A full agenda is planned for the afternoon, including an update on the status of PCG finances, a cotton market report from Dr. John Robinson with Texas A&M's Department of Agricultural Economics and a weather update from Cary Allen, meteorologist at KCBD NewsChannel 11 in Lubbock.
Tom Sell with Combest, Sell & Associates will give a Washington update, Dr. Pete Dotray with Texas A&M AgriLife Extension and Texas Tech University will discuss technology stewardship, and Bob Stanley will update the group on activities of The Cotton Board.
For more information, contact PCG at (806) 792-4904.
NCC PLANTING SURVEY DEADLINE IS JANUARY 16
January 6, 2017
From the National Cotton Council
All cotton producers are encouraged to respond to the National Cotton Council's annual survey of 2017 planting intentions, which was recently distributed to upland and extra-long staple cotton producers across the Cotton Belt.
The current survey's questionnaire was distributed through a combination of regular mail and email. Producers who did not receive a questionnaire may contact the NCC by email at email@example.com for instructions.
The survey, conducted each year to aid with industry planning and policy deliberations, provides the basis for the economic outlook presented to delegates during the NCC Annual Meeting in early February.
Survey results will be presented during the Joint Meeting of Program Committees on Saturday morning, Feb. 11. To enhance the survey's accuracy, producers are encouraged to respond by the Jan. 16 deadline.
UPCOMING AREA AG CONFERENCES
January 13 – West Plains Ag Conference, Levelland, South Plains College in the Sundown Room, from 7:30 a.m.-2:30 p.m. 5 CEU's (3 Gen., 1 L&R, 1 IPM) will be offered. Contact Kerry Siders, Extension Agent-IPM, for more information at 806-894-3150.
January 17 – Ag Conference, American Legion Hall, 1021 S 8th St., Brownfield. Registration at 7:45 a.m. 5 CEU's offered. Contact Zach Bradshaw, County Extension Agent-AG, for more information at 806-637-4060.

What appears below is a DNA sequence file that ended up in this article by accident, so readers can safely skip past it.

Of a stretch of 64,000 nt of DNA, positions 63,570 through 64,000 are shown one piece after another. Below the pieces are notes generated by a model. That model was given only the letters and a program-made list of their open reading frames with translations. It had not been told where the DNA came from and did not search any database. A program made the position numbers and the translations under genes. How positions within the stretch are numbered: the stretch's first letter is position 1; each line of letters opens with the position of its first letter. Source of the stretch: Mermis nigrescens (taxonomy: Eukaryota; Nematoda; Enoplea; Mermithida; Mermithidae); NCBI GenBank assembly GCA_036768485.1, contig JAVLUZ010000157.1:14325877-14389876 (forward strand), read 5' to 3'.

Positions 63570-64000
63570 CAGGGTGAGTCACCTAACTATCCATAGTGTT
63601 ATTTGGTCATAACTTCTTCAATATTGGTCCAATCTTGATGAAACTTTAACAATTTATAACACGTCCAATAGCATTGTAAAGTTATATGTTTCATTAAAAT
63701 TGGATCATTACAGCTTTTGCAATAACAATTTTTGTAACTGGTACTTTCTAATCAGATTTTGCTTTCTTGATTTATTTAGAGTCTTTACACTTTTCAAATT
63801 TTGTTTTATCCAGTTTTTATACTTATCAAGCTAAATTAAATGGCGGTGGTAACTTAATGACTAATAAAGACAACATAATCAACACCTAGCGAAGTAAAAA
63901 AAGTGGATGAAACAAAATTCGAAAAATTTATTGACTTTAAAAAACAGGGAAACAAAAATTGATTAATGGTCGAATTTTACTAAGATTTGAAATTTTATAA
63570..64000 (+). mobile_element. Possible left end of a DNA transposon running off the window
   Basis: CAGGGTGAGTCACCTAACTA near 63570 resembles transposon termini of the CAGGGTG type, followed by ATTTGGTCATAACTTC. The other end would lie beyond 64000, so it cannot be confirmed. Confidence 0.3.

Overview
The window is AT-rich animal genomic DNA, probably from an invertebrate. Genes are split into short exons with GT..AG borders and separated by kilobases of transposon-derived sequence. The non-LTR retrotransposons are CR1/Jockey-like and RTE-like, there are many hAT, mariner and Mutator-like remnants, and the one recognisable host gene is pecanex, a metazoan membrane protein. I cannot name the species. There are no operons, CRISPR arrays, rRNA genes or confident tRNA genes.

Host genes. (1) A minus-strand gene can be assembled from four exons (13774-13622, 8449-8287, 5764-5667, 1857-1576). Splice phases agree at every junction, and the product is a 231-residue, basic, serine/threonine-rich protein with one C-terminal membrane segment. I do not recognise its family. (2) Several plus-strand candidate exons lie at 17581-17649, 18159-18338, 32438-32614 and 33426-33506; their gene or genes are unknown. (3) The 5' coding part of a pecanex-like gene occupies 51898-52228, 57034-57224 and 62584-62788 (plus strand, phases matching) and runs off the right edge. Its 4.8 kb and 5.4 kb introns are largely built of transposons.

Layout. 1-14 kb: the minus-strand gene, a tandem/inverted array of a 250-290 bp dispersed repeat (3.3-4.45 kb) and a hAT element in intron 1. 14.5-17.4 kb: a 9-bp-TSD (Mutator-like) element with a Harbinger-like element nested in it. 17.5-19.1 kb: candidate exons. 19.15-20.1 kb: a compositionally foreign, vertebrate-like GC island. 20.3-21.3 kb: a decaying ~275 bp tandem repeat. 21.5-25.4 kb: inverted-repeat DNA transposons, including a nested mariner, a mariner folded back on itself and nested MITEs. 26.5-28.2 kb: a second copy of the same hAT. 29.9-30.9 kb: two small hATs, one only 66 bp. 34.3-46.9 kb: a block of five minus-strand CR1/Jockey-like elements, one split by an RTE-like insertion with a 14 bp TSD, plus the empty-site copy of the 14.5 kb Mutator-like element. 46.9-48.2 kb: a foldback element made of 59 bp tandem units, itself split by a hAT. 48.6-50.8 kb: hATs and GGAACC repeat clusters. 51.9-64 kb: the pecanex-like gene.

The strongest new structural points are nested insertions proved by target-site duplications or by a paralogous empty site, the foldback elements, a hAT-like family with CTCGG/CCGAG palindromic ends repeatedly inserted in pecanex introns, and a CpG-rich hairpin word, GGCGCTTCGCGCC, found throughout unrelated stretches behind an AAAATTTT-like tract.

January 18 – Caprock Crop Production Conference, Floyd County Friends Unity Center at Muncy. Registration at 7 a.m., program from 8 a.m. – 5:30 p.m. 8 CEU's from TDA and 10 CCA are pending approval. Contact Caitlin Jackson, County Extension Agent-AG, 806-675-2347 or Cristen Brooks, County Extension Agent-AG at 806-983-4912 for more information.
February 7 – Hale/Swisher Crops Conference – Location TBA. Amount of CEU's not determined yet. Contact Jason Miller, Hale County Extension Agent-AG, for more information at 806-291-5267.
TAWC WATER COLLEGE SET FOR JANUARY 18
The Texas Alliance for Water Conservation will host their Water College on Wednesday, January 18, from 8:30 a.m-4:30 p.m. at the Lubbock Memorial Civic Center. There is no cost to attend, and lunch is provided along with CEU credit.
Luncheon speaker is Dr. Michael Galyean, Interim Provost at Texas Tech University. Topics throughout the day include Texas water policy and laws; results from TAWC research projects; weather; beef sustainability; and water management in corn, cotton and grain sorghum.
For more information, a list of sponsors, and a detailed agenda, visit http://www.tawcwatercollege.com.
HIGH PLAINS IRRIGATION CONFERENCE SET FOR
FEBRUARY 15 IN AMARILLO
December 30, 2016
By Kay Ledbetter, AgriLife TODAY
The annual High Plains Irrigation Conference will be Feb. 15 in the North Exhibit Hall of the Amarillo Civic Center, 401 S. Buchanan St., Amarillo.
The program, hosted by the Texas A&M AgriLife Extension Service and the Texas Agricultural Irrigation Association, will address a wide variety of topics of interest, said Dr. Dana Porter, program coordinator and AgriLife Extension agricultural engineering specialist–irrigation and water management, Lubbock.
Registration will be onsite only, beginning at 8 a.m., with the program starting at 8:30 a.m. and concluding at 4:30 p.m. Cost is $30 and lunch is included.
Continuing education units for Texas Department of Agriculture pesticide applicators and certified crop advisers as well as Agricultural Irrigation Association certified irrigation designer units are pending.
The keynote presentation, Issues in Water Law and Agriculture, will be given by Tiffany Dowell Lashmet, AgriLife Extension agricultural law specialist, Amarillo.
Other topics include influence of irrigation practices on pest populations and relationship to yield; optimizing irrigation and fertility to enhance High Plains cotton production; Texas Agricultural Irrigation Association president comments; Update from the Texas Water Development Board; applied research in irrigated cropping systems; USDA-NRCS Program
Update: Technical Resources, Initiatives and Program Requirements; irrigation practice considerations for crop insurance and risk management; emerging irrigation technologies; and irrigation research programs and developments in the High Plains.
A concurrent trade show will also provide opportunities for attendees to see new products and technologies, and to visit with experts from industry, non-profit organizations and agencies.
For more conference information, go to the Texas Agricultural Irrigation Association website, http://taia.org/HPIC_2017.html.
Questions about the program can be directed to Porter at firstname.lastname@example.org. Sponsor and exhibitor questions should be directed to Kern Stutler at 806-786-5644.